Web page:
Shoppers at Inditex's Zara are used to picking up the hottest styles at affordable prices. Not so investors in the world's largest clothing retailer.
As usual, Inditex SA delivered impressive sales growth in its first quarter, in contrast to rivals Hennes & Mauritz AB and Next Plc, which have struggled to lift revenue.
But unlike Zara's floral dresses and ruffled jumpsuits, the shares may look pricey. They are up about 27 percent over the past year, and trade on a forward price earnings ratio of 29 times, almost double the ratio for H&M.
Inditex's challenge has been to increase sales while maintaining margins. In the final quarter of its last financial year, the gross margin -- the difference between the price at which a retailer buys and then sells on goods -- shrank to its lowest level for almost eight years.
The latest results show some progress. The gross margin rose to 58.2 percent in the first quarter, from 54.8 percent in the previous three months.
As Gadfly has argued, in a difficult retail market, Inditex is better placed than most. Even though consumers are falling out of love with clothing, Zara's ability to get the hottest styles from runway to retail within weeks means it should still have a competitive edge. Its quick turnaround time also means it should be able to weather-proof its sales, while other retailers struggle with unpredictable swings in temperatures.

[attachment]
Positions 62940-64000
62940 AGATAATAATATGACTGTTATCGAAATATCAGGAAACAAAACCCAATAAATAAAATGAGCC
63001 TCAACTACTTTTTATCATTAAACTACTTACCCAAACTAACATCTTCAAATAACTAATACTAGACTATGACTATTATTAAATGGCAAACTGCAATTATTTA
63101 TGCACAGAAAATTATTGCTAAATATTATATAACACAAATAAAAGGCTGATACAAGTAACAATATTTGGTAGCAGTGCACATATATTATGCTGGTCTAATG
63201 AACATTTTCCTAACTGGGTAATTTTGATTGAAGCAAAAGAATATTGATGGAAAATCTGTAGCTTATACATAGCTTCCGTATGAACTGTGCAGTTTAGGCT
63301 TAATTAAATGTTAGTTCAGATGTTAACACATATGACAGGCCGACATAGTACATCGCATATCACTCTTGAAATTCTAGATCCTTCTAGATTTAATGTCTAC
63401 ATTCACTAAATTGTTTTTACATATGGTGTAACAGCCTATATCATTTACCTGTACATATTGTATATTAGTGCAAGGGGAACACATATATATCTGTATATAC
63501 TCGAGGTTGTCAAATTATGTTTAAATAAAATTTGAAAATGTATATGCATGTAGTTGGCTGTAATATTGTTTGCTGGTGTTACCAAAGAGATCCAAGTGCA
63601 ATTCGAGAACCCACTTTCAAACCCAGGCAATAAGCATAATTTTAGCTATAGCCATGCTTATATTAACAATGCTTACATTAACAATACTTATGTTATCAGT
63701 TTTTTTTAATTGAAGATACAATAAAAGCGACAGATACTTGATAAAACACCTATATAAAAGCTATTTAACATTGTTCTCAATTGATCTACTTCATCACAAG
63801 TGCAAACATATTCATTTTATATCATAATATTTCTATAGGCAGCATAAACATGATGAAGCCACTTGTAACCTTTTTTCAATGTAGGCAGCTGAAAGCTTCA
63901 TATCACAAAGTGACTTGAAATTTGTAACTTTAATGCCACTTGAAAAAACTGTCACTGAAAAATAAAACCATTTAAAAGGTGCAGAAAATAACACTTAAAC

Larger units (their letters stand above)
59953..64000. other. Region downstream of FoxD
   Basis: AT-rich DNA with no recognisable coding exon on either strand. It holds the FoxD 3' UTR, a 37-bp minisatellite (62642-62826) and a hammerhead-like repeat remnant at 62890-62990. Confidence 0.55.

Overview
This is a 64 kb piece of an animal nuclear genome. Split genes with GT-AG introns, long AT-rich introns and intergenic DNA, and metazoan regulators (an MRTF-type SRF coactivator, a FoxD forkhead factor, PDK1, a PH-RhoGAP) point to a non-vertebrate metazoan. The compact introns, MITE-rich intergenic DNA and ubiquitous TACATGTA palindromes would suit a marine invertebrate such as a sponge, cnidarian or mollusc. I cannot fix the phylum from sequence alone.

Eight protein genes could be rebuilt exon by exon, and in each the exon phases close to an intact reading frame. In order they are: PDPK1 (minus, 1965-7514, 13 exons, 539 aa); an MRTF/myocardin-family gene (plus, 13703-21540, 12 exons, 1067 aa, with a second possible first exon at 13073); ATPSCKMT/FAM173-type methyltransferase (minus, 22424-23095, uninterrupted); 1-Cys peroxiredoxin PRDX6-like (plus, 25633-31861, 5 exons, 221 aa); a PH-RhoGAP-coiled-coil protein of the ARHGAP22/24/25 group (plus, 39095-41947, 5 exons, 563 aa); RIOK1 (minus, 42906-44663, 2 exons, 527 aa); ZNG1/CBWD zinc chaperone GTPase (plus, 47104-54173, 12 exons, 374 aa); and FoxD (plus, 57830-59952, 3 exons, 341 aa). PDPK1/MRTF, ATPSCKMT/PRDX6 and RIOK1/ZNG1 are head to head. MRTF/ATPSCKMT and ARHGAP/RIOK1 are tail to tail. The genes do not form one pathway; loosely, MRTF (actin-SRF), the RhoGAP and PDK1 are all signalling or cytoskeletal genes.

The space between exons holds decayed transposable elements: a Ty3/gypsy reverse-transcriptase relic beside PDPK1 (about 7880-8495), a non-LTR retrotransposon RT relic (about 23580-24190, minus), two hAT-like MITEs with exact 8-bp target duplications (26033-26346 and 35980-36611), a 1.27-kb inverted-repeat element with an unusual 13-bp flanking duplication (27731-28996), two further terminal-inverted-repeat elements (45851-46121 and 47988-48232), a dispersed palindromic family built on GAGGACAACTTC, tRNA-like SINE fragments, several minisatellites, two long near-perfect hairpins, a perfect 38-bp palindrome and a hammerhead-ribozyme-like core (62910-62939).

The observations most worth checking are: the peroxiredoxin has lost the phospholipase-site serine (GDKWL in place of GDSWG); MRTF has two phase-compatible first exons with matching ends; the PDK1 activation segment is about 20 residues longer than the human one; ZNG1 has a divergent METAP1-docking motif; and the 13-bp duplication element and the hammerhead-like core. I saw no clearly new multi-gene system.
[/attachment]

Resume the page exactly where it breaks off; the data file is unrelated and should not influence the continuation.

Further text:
Inditex has not been able to escape the impact of the strong dollar. It's affected margins, because retailers usually pay Asian suppliers in the currency.
But its business model helps here too: about half its clothes are made close to its headquarters in northwest Spain, Portugal and North Africa. It only sources about 30 percent of its products from Asia, compared with about 80 percent at H&M.
And Inditex is continuing to innovate and adapt its model for the growth of online retail, in part by opening fewer but larger flagship stores. It is also introducing advanced technology across its brands that tracks the location of individual garments, helping to integrate the online and in-store operations.
The company's greater resilience justifies its premium valuation. But it also means there is no room for disappointment. Indeed, the shares fell as much as 2 percent in early trading, as sales growth missed some of the most optimistic analyst expectations. While Inditex is undoubtedly a superstar, some expectations had got ahead of themselves, something the company will have to live with.
Indeed, that's the trouble with being a trendsetter. You have to stay ahead of the fashion pack.
This column does not necessarily reflect the opinion of Bloomberg LP and its owners.
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